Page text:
2016 was a landmark year for immigration policy reform globally, due in large part to ongoing displacement among regions of the Middle-East, Eastern Europe and Africa. The more stable countries which both economic immigrants and refugees continue to flock to have had different responses to this new pressure. In some ways, immigration has been the biggest topic of the previous year, shaping new political factions and landscapes for 2017.
#10 Migrant Remittance on the rise
As migrants join the labour market in their new country they make money. Many then make preparations to send a portion of their income back to families which have remained in their country of origin. According to Pew research, remittances reached nearly $600 billion worldwide in 2015 and continue to surge.
#9 Strain on host country resources
Smaller nations, notably those in Europe with lower populations, taking in fleeing refugees from Syria and other war-torn regions, are finding their resources under strain. With insufficient housing and social services available for thousands of new arrivals, they find themselves in race to supply basic needs to all.
#8 Migration levels higher than ever before
The amount of international migrants has grown considerably over the past five decades from around 79 million in 1960 to nearly 250 million in 2015, constituting a 200% increase. In 1960, 2.6% of the world’s population did not reside in their country of origin. In 2015, that share was 3.3% and the figure continued to increase into 2016/17.
#7 Changing immigration polices
Due to the fluid nature of global immigration and social pressures from both sides of the political spectrum several countries have found their immigration policies in a state of flux while Canada, Australia and many others have proposed sweeping changes.
#6 Competition for skilled immigrants on the rise
As birth rates decline in countries like Germany the population can be seen to be aging and may need to rely increasingly on skilled immigrants moving in. Countries such as Australia have already begun updating their requirements to provide easier access for single, skilled individuals to immigrate.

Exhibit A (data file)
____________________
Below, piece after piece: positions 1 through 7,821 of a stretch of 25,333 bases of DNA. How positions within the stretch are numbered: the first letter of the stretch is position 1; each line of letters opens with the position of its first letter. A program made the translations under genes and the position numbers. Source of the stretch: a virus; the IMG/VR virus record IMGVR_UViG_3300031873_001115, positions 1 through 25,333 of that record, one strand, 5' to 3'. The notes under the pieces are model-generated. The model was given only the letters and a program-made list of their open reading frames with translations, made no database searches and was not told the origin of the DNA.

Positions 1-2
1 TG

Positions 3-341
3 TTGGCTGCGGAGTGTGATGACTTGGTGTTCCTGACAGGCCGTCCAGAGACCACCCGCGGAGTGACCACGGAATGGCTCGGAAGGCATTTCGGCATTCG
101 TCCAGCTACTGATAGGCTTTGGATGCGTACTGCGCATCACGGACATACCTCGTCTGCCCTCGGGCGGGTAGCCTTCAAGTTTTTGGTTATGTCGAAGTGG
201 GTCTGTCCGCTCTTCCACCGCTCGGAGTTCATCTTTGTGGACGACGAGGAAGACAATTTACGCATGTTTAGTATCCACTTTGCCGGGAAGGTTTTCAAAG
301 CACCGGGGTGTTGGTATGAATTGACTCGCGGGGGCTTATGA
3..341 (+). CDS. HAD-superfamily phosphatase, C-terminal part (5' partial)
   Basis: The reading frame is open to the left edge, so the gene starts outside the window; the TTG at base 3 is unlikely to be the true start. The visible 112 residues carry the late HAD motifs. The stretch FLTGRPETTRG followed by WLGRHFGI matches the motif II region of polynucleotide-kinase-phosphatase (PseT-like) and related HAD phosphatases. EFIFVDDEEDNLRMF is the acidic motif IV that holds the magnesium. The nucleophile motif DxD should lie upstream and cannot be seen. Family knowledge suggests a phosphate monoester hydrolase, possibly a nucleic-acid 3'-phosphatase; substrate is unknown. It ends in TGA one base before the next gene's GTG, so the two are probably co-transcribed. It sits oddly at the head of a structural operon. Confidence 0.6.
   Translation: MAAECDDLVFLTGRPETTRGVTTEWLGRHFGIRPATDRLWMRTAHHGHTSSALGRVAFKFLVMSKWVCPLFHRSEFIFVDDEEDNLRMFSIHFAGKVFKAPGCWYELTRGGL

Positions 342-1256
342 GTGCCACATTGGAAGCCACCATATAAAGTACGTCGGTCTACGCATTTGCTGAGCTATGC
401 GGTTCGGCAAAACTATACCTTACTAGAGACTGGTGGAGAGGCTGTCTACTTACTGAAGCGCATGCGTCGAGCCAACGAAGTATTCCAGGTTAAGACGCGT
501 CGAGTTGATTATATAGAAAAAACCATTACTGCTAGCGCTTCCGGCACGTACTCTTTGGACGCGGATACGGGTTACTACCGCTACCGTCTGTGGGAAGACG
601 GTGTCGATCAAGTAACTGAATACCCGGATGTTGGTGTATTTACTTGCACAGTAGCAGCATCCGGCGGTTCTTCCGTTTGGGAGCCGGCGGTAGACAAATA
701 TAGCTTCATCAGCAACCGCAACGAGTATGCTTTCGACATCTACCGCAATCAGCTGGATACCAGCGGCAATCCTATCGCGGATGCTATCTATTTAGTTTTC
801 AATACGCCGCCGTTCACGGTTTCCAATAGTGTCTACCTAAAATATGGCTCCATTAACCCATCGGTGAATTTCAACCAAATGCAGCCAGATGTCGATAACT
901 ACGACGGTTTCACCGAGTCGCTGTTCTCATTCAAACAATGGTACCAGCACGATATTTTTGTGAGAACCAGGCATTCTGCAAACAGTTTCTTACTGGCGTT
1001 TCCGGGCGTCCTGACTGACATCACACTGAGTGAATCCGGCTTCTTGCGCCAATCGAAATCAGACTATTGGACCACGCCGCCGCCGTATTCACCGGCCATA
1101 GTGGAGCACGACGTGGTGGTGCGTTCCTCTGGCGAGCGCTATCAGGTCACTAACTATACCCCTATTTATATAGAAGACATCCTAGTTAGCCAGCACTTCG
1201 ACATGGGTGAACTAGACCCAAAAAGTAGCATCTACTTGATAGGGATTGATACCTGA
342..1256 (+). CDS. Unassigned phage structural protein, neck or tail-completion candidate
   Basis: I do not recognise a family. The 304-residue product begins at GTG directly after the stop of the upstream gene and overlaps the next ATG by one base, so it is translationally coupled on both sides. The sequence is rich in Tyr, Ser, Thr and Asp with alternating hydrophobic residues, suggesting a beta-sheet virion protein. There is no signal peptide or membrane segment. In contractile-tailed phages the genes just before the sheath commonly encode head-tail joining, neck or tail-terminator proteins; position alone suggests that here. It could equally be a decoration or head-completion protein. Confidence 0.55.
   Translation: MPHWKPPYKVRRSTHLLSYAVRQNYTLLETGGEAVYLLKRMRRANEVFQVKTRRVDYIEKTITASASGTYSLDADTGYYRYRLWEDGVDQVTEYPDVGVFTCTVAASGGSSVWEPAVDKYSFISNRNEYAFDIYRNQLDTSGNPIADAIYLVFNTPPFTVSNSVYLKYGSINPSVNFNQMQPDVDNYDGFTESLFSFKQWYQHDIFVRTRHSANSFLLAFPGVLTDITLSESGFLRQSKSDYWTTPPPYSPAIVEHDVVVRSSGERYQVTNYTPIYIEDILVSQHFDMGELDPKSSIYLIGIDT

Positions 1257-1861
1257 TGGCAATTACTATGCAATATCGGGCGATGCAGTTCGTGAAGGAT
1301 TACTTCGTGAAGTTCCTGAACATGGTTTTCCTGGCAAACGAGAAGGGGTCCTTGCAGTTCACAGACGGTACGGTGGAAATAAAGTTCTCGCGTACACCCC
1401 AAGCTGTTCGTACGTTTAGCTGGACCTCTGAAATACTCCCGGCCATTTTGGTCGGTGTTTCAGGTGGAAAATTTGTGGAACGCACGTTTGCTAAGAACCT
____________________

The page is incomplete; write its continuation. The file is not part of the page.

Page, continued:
#5 Pressure on the unity of the EU
With many citizens of EU member countries taking an unfavourable view of immigrants from poorer or war-torn countries, it is becoming increasingly difficult for politicians to defend their adherence to EU immigration and refugee requirements. This very issue led directly to Brexit.
#4 Population projections shifting
Using the United States as an example; from 1965 and 2015, 59 million people immigrated to the country. Taking all their descendants into account, the population of the U.S is 72 million higher than it would have been otherwise. This effect is taking place across Europe as well with a population drain being the reverse effect on immigrants’ countries of origin.
#3 European Right Wing Resurgence
Roughly half of the native populations of countries in Europe do not view the new immigrant surge as being a positive force for their country or culture. This has caused a drastic spike in support of right-wing political parties in the region, which typically promise stricter border control and immigration policies.
Running on a platform of tight border control and open hostility towards Mexican and Muslim immigrants, Donald Trump became President-Elect in late 2016. He has since made several attempts to dramatically alter the immigration policy of the U.S with varying degrees of success.
Running almost entirely on an anti-immigration platform, right wing politicians in England managed to push for a public referendum which ultimately saw the UK withdraw from the EU. This resulted in schism with deep and ongoing political and policy ramifications which are still unfolding.